Children born following mitochondria replacement will have inherited nuclear DNA from their parents and mitochondrial DNA from a donor. This is a first for medical science and it raises the question of whether it will impact on the future child’s sense of identity or on our concepts of parenthood.
Click on the video below to hear a range of views on this issue.
The opinions in these videos are not necessarily those of the HFEA but are a sample of a wider range of views on this topic
Mitochondrial DNA, which comprises a very small proportion of total DNA, is thought only to play a role in energy production. Genes are long interlinked chains of our nuclear DNA. It is our genes, together with environmental factors, that shape our physical characteristics and are therefore important to identity. Given this, a mitochondria donor might be thought to be similar to a bone marrow or blood donor. Donors could be seen as contributing to the recipient’s health and wellbeing while not influencing the recipient’s sense of identity.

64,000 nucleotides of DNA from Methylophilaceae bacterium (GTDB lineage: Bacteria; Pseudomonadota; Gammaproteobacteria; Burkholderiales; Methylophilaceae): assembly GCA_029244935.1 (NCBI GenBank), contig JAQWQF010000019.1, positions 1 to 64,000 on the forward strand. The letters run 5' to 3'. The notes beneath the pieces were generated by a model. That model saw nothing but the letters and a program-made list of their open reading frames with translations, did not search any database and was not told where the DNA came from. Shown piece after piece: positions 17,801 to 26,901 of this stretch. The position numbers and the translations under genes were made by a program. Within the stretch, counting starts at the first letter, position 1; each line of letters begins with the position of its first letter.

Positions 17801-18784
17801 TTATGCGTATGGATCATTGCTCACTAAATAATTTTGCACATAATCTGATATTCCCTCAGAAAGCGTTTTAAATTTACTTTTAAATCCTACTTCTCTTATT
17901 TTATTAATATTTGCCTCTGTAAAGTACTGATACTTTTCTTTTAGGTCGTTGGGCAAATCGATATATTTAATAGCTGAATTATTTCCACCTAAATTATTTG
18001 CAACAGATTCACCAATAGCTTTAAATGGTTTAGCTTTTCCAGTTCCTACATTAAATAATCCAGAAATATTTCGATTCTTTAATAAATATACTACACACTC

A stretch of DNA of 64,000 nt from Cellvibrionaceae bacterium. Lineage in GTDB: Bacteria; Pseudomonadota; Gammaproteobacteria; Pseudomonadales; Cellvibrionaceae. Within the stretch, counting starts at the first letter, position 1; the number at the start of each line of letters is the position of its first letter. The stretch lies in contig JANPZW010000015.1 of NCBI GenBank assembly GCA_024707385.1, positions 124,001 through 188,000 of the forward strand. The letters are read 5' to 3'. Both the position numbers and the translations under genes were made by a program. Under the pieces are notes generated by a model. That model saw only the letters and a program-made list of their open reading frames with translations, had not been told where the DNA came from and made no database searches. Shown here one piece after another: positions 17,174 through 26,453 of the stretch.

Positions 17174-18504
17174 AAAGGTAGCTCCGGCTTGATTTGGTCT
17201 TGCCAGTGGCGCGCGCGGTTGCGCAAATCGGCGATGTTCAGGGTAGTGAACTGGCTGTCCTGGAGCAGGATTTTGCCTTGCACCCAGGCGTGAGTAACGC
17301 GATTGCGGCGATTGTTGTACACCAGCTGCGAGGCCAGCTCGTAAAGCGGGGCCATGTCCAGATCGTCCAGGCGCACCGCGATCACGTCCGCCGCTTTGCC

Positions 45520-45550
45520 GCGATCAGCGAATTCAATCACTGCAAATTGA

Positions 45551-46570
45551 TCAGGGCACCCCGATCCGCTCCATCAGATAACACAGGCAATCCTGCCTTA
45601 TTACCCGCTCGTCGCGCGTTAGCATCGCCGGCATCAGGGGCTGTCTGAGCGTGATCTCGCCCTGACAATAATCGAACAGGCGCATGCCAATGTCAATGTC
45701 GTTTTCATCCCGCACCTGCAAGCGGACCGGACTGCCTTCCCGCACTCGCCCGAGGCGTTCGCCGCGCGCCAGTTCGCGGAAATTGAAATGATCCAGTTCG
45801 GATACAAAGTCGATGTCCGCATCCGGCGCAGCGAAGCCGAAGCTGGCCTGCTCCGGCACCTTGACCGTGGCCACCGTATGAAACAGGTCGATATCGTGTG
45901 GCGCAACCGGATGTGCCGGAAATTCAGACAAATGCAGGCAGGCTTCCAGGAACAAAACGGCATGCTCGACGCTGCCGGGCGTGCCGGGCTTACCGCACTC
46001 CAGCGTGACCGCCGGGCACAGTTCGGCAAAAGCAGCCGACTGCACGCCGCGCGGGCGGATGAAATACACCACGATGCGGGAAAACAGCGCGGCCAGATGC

An alternative view is that although mitochondrial DNA comprises a very small portion of genes, this is still vital to our genetic makeup. After all, mitochondria can have a devastating effect on health if they do not function normally. Also, as mitochondria are passed down through generations they can be used to trace maternal ancestry.
A further view is that a person’s sense of identity is affected by the experience of illness as much as by their genes. Therefore, by preventing mitochondrial disease these techniques will affect a child’s identity in an positive way.
The questions around the impact of genes on identity, both in terms of genetic makeup and what makes someone who they are, may be a source of confusion for the future child.
Debates about identity are long running – is it a person’s genetics or their upbringing which determines who they are? Or a mixture of both? Mitochondria are thought only to play a role in energy production and, are not responsible for any personal characteristics or traits. But what affect is mitochondria replacement likely to have on a person’s sense of self?
It may be helpful to look at how donor-conceived children (those born as a result of egg or sperm donation) relate to their donor origins. Research suggests that donor conceived children who learn about their origins early in life are at ease with how they were conceived, and donor conception does not negatively affect their sense of identity. However, donor conceived people who discover their background later in life can become very distressed, finding the knowledge confusing to their sense of who they are and how they relate to their parents.